Dated from the 13th century, this belfry is part of a Christian temple, which was originally an Arab prayer tower, and became the bell tower of the Church of Our Lady of the Conception. The minaret...
Recommended month to visit it: May . The urban landscape of Arenas is typical of Andalusia: narrow and steep streets, picturesque whitewashed houses – pure Andalusian heritage. It sits...
The name Arenas comes from “El Arenal” (Sandy Spot) in reference to the deposits of sand and gravel which the river leaves behind as it passes the old farm house. Name of its...
In the years leading up to the Christian conquest of the area, the village of Arenas, then in Muslim hands, was home to a muleteer who sold silk and other products from the Axarquía...
Arenas is a typical white village with narrow streets and with corners of Andalusian charm. The town extends along the foot of a ridge on which stands one of the most important Arab fortresses in the region. Its remains, as well as other vestiges of Al-Andalus, place Arenas on the Mudejar Trail of Axarquia county.
Not far from the town, in the parish of Daimalos, are some of the sights one must see in this municipality. One of them is a curious spring that will put your superstition to the test.
MUST-SEE SIGHTS IN ARENAS
MONUMENTS AND BUILDINGS
On top of the ridge that overlooks the town are the ruins of Bentomiz Castle. This was a fortress until the year 1487 and served as a refuge for Moriscos who rose up against persecution in the 16th century. Today, one can see the remains of eight-sided tower, a number of rooms and part of the outer walls. From the site of this former stronghold the panoramic views are breathtaking.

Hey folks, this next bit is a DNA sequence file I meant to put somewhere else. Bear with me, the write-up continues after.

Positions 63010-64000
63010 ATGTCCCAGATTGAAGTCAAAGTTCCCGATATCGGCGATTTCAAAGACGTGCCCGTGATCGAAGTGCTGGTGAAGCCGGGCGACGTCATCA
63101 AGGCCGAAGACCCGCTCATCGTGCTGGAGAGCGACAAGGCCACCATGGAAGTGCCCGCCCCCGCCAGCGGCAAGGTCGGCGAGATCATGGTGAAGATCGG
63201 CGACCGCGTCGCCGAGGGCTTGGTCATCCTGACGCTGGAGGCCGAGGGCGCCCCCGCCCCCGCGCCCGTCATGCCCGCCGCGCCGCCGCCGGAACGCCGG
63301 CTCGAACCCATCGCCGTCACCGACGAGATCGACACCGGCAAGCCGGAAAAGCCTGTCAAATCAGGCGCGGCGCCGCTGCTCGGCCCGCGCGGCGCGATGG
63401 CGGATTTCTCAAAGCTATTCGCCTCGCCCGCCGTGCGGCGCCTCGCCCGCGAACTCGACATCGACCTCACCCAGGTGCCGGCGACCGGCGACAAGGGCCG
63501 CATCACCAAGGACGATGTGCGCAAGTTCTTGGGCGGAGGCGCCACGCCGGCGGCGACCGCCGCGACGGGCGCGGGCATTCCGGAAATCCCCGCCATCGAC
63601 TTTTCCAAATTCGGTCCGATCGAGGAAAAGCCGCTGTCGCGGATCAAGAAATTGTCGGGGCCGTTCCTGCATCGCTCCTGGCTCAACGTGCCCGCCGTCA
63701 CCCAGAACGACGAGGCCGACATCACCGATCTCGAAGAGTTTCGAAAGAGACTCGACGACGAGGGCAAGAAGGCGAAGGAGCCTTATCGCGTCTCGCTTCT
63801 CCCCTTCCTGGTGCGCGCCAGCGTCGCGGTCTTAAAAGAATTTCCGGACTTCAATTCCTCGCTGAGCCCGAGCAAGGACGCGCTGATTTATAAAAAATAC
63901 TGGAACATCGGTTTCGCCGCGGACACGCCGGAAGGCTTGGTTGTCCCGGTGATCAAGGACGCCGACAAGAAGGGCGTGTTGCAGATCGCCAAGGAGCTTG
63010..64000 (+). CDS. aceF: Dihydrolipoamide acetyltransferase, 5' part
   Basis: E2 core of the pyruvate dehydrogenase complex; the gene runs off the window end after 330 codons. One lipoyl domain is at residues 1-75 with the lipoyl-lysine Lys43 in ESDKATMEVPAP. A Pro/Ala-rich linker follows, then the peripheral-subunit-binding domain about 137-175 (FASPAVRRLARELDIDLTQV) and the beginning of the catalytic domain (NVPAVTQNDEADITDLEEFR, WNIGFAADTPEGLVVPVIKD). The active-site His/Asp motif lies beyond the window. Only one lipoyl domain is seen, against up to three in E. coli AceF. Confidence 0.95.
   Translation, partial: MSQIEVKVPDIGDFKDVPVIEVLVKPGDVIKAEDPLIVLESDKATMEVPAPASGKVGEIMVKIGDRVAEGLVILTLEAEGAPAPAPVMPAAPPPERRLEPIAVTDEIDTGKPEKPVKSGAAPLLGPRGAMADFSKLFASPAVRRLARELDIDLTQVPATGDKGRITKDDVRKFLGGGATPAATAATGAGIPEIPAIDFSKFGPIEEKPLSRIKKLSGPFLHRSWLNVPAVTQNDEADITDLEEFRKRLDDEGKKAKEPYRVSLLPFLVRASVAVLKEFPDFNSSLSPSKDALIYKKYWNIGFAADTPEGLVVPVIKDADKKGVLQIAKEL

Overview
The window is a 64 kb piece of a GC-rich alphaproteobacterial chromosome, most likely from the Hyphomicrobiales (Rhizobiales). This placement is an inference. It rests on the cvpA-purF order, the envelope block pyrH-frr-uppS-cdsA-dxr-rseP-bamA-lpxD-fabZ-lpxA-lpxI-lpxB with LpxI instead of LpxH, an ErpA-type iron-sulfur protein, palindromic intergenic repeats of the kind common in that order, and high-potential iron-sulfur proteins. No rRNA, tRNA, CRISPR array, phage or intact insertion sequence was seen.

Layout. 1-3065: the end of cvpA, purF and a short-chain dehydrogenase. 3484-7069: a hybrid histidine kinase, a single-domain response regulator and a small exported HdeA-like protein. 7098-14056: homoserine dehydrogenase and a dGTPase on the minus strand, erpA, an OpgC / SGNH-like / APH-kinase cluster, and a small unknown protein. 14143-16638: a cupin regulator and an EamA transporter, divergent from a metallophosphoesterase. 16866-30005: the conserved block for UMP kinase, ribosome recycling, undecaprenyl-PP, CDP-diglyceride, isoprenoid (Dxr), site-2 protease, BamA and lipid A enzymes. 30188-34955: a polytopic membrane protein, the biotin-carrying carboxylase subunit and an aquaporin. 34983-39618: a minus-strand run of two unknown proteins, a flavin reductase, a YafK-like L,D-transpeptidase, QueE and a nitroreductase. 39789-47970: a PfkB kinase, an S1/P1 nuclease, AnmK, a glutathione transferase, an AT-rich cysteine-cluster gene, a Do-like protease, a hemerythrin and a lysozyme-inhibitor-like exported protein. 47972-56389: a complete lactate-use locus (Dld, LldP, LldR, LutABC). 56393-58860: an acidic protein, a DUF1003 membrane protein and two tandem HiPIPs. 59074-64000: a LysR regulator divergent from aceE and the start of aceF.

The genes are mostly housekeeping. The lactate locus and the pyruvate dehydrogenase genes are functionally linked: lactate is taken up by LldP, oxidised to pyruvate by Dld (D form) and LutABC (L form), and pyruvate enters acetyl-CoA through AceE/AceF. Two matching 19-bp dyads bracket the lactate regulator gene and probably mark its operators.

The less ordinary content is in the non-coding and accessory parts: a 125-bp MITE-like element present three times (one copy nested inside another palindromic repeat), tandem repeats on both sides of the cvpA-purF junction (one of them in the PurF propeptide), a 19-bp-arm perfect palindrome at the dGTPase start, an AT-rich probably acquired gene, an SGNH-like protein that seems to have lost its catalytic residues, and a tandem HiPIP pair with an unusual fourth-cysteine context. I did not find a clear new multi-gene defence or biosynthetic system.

The 16th century parish church of Santa Catalina Mártir, XVI, is the outstanding monument in Arenas. It was built on the site of a former mosque of which the minaret is still preserved. This Mudejar style church was ravaged by fire in 1926, in which the renaissance altarpiece and hand-crafted roof were consumed. A costly renovation was required to restore it to its former state.
At the entrance to this town in the country of Axarquia, there is a ceramic mural by the artist Virgilio Gonzalez and an old oil mill. Oil is the essence of the local gastronomy.
In the parish of Daimalos, its 16th century well remains as a reminder of the Arab past of these lands. Also from the period of Muslim rule, the minaret functions as the bell tower for the Mudejar style Church of the Conception, which is listed as a Site of Cultural Importance.
Nearby is the spring known as the Perdida or Fuente del Amor, so-called because whoever drinks its water will find their partner. At least, that is what the legend says.
Where to eat
Where to stay